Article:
Chicago broadcast legend Roy Leonard says he’s “feeling fine” after falling and injuring himself as he was leaving a performance Sunday at the Civic Opera House.
Leonard, 83, said he was on his way back to his car with his son, Kolin, after attending the press opening of the Lyric Opera of Chicago’s “The Sound of Music” when he tripped over a small rise from the sidewalk to a brick-paved entrance to the parking garage.
“It was strictly my fault,” Leonard told me. “I should have been watching where I was going. I landed on my right shoulder and cushioned the fall with my hands, but my forehead did hit the sidewalk above the right eye. I never lost consciousness and started to get up when my son noticed I was gushing blood.”
Leonard retired in 1998 after 31 years as a star personality at Tribune Broadcasting news/talk WGN AM 720 where he hosted a daily show and served as resident arts and entertainment critic. He doubled as host of “Family Classics” on Tribune-owned WGN-Channel 9 for more than 15 years. He continues to blog for ChicagoNow and review movies occasionally on WGN.
WGN entertainment reporter Dean Richards, who also was leaving the show and witnessed the incident, “came running over to see how he might help,” Leonard recalled. “While waiting [for an ambulance], I tested out my review of the show with Dean. We both liked it very much.”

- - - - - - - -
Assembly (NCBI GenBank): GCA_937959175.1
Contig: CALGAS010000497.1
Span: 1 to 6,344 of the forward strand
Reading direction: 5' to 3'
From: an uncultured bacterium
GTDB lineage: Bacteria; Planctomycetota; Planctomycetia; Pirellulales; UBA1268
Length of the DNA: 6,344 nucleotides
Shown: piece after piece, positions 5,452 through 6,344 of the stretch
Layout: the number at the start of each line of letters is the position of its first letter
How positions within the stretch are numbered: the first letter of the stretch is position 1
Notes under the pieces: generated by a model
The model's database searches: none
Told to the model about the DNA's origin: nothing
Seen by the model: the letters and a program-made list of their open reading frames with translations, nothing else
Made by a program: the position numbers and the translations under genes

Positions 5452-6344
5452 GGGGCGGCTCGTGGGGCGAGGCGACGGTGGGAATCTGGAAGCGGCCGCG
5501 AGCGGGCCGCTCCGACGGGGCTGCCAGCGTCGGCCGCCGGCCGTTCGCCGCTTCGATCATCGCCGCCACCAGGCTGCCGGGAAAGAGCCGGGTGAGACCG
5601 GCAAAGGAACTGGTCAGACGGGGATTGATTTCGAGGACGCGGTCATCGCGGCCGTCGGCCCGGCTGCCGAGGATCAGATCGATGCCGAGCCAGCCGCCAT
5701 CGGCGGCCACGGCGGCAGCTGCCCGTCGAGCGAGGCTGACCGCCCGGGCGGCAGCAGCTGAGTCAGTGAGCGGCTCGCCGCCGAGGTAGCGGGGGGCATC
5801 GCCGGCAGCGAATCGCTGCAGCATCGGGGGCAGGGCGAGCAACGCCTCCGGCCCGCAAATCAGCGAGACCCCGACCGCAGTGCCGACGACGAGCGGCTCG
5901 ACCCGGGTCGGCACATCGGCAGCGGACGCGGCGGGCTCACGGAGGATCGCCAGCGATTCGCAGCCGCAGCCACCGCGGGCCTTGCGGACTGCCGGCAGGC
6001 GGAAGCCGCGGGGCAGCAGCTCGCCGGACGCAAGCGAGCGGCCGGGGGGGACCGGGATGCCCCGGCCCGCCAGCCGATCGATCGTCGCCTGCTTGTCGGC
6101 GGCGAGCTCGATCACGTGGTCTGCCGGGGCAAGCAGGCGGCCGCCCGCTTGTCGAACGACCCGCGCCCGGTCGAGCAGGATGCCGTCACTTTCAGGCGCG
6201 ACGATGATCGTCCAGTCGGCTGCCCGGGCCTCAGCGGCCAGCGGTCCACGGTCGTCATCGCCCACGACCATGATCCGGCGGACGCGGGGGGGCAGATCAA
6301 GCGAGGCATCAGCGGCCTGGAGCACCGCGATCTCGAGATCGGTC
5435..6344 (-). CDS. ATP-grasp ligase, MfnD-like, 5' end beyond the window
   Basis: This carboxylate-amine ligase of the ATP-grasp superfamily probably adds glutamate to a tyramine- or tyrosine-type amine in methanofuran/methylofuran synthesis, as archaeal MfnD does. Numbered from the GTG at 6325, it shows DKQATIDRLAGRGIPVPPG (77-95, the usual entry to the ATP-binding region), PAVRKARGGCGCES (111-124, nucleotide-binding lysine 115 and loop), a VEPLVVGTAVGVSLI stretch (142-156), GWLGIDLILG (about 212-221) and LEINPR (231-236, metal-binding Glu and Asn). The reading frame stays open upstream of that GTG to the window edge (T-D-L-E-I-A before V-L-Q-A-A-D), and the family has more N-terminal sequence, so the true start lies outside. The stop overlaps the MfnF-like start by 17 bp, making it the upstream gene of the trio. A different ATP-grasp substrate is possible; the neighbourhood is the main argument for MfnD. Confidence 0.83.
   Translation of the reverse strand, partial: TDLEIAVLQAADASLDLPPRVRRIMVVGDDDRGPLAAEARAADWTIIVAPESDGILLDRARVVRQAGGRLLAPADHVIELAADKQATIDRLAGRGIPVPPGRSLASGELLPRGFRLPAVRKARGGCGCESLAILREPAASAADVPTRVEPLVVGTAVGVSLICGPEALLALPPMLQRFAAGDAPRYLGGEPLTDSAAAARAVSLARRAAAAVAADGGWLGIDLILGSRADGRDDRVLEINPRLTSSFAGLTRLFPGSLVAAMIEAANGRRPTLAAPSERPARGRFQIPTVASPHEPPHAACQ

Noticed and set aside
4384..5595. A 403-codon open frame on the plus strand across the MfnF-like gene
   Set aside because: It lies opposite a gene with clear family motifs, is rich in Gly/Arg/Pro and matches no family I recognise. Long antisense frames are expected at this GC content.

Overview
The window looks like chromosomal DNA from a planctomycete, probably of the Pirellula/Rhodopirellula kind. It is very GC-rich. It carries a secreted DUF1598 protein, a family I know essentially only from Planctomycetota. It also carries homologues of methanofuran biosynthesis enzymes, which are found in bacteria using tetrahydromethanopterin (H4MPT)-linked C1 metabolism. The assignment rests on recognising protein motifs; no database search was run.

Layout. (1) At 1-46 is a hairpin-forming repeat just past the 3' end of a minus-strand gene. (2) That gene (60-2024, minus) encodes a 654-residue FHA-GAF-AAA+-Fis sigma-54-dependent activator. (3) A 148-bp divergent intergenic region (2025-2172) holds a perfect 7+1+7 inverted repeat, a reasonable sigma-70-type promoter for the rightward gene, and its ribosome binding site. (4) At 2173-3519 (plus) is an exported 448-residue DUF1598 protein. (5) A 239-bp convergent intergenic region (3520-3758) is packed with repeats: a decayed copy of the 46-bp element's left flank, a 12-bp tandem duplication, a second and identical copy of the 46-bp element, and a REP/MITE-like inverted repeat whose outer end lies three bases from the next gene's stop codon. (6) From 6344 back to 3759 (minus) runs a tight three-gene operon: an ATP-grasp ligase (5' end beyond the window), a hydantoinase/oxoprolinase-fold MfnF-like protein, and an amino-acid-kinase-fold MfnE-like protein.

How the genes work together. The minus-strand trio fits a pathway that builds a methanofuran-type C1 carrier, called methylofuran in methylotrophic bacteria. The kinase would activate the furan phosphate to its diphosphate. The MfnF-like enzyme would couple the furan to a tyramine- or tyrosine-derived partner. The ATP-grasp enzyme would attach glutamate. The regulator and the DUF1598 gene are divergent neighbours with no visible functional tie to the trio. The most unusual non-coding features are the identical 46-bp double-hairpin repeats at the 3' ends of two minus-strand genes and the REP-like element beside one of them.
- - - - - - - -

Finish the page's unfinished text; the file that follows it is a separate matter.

On his Facebook page Monday, Richards reported: “WGN legend Roy Leonard is OK after taking a bad fall on the sidewalk leaving ‘Sound of Music’ yesterday. Tons of bleeding but Chicago Fire Department paramedics were there instantly. He went to Northwestern Memorial Hospital and was treated and released. While they were bandaging him, he was reviewing the play for me on the street! GO Sugar Roy!”
On his way to the hospital, Leonard said he started a “wonderful conversation” with paramedics about "Family Classics,” Ray Rayner and his Saturday morning radio show.
“I was amazed at the efficiency in the emergency room,” he said. “After getting off my blood-soaked clothes, they gave me shots of an anesthetic and started stitching away. I also had a brain scan and had to use the old joke: ‘They didn't find anything.’ Luckily there was no blood in that area. So they let me go home with my son, who had followed the ambulance to the hospital. I’m feeling fine today. Oh, a little ache here and there. But I'll be O.K.”
“I can't recall a revival so perfectly cast,” he wrote. “Hats off to The Lyric for not only an evening of great theatre but for giving those familiar only with the film version of the story the opportunity to experience why the original play made it so meaningful.”